Project Overview
The Product
Popcar is an app that lets drive-in moviegoers order food and drinks with ease. The items can be delivered to users' cars or get picked up at the snack bar. Menus are unique to the venue—but in this project I mainly focused on providing service to moviegoers at the Mansfield Drive-in Theatre & Marketplace. The app offers a comprehensive menu with accessible text features and search filters for food allergens or other dietary restrictions. Users can enjoy savings by entering promotional codes at checkout or signing up for discount programs. Users can manually enter in their payment information or use digital wallet integration for speedy and secure checkouts. This app is free to install and use with no hidden fees or confusing subscriptions to manage.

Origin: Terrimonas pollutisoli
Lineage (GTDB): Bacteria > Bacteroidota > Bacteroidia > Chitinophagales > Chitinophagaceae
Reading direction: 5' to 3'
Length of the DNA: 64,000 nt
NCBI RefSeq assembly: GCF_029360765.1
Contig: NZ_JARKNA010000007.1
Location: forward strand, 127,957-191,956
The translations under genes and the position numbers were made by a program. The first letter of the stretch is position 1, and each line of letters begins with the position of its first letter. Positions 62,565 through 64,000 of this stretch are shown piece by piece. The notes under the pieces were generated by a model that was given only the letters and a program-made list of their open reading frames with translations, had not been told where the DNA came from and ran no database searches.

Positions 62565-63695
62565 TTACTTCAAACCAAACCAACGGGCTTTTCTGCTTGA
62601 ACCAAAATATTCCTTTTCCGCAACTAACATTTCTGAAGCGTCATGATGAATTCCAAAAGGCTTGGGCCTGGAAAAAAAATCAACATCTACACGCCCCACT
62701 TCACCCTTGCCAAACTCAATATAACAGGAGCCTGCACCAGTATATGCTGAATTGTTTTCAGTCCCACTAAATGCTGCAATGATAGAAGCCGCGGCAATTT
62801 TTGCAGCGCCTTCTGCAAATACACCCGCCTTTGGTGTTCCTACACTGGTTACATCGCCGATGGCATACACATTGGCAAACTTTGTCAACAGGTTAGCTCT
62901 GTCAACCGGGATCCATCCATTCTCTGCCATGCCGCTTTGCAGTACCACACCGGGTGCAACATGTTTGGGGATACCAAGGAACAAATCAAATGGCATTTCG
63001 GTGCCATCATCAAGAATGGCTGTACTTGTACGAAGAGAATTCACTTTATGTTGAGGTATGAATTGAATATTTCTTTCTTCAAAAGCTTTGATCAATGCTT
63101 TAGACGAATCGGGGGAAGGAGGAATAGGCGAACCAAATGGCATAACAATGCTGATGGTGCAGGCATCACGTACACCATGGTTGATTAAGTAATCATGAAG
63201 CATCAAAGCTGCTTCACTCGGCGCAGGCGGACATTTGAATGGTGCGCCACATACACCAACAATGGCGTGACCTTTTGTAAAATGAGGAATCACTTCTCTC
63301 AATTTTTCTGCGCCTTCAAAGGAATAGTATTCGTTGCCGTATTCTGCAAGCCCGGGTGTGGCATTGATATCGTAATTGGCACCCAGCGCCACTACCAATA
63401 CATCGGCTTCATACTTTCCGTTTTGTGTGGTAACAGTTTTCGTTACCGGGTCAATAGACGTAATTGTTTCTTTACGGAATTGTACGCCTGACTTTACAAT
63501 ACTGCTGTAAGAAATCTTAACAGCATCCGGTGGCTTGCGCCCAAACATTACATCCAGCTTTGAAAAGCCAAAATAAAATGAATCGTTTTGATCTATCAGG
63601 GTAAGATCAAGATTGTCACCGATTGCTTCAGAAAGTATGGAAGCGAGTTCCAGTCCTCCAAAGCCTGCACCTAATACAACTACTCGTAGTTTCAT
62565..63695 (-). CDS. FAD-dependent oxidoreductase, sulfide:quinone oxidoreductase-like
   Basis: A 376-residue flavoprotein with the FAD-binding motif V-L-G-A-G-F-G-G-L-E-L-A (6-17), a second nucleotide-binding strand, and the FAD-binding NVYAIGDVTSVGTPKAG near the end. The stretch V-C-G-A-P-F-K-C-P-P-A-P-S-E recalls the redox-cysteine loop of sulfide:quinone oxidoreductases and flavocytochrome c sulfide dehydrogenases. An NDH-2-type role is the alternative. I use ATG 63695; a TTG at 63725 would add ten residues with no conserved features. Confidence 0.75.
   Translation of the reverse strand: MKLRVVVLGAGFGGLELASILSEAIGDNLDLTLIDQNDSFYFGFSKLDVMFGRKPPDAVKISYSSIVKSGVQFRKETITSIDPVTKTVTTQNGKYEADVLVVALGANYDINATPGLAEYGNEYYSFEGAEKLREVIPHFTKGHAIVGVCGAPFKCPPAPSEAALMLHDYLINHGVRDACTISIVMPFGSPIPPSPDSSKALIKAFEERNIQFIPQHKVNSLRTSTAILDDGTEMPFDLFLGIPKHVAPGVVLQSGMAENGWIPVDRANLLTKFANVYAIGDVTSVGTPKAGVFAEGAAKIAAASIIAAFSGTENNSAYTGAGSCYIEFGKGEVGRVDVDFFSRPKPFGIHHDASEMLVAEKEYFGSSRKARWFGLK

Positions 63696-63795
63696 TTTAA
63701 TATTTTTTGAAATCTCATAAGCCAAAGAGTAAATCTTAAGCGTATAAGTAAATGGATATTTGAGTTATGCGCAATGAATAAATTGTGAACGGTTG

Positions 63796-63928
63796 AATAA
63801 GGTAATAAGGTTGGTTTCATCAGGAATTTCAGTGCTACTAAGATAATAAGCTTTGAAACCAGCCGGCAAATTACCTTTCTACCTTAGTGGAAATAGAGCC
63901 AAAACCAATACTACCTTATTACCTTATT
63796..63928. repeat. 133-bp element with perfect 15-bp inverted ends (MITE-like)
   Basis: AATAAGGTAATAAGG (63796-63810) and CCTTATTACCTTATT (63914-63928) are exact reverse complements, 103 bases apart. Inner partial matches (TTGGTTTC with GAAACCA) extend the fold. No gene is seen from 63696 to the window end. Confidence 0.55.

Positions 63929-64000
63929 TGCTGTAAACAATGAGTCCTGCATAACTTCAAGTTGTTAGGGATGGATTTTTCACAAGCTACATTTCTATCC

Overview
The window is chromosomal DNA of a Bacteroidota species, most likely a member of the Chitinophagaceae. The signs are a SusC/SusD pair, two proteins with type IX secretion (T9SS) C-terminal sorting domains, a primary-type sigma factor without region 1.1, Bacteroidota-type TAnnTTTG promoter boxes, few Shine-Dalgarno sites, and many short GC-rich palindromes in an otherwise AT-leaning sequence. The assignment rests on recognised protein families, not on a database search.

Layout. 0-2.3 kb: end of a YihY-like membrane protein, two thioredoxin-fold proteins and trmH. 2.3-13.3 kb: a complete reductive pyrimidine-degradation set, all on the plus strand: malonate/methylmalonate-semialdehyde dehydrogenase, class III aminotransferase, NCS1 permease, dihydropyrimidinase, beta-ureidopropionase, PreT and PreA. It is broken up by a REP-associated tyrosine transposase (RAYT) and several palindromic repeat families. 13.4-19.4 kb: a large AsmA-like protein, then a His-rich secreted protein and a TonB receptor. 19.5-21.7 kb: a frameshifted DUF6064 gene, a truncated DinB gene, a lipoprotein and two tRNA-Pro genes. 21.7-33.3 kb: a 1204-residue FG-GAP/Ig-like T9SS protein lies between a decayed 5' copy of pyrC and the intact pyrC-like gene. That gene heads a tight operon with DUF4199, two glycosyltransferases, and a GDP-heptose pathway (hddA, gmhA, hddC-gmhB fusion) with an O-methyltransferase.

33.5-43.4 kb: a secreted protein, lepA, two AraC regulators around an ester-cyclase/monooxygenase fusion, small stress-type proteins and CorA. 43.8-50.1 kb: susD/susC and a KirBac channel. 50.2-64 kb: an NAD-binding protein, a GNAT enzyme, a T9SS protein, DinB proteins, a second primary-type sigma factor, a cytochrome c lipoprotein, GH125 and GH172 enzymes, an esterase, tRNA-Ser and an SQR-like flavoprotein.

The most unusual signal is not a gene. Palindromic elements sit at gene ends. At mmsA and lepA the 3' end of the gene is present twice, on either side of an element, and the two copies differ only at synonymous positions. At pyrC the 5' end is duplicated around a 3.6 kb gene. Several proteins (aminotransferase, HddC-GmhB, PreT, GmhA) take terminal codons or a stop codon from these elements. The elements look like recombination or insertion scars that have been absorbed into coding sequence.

My Role & Responsibilities
I worked solo on this project, taking on the responsibilities of a UX Designer and Researcher. I drew sketches, designed wireframes, rigged prototypes, conducted user interviews, usability tests and research, synthesized data, and crafted this portfolio. I also illustrated icons and crafted the Popcar branding guidelines.
Tools Used
For this project, I used: apps in the Google Workspace including Forms, Docs, Sheets and Slides; apps in the Adobe Creative Cloud including Illustrator, Photoshop and InDesign; the teleconferencing software Zoom; and the prototyping tool Figma.

An aerial view of the Mansfield Drive-In Theatre & Marketplace at night by Levin Aerial Works, LLC

Understanding the User
Qualitative Research & User Interviews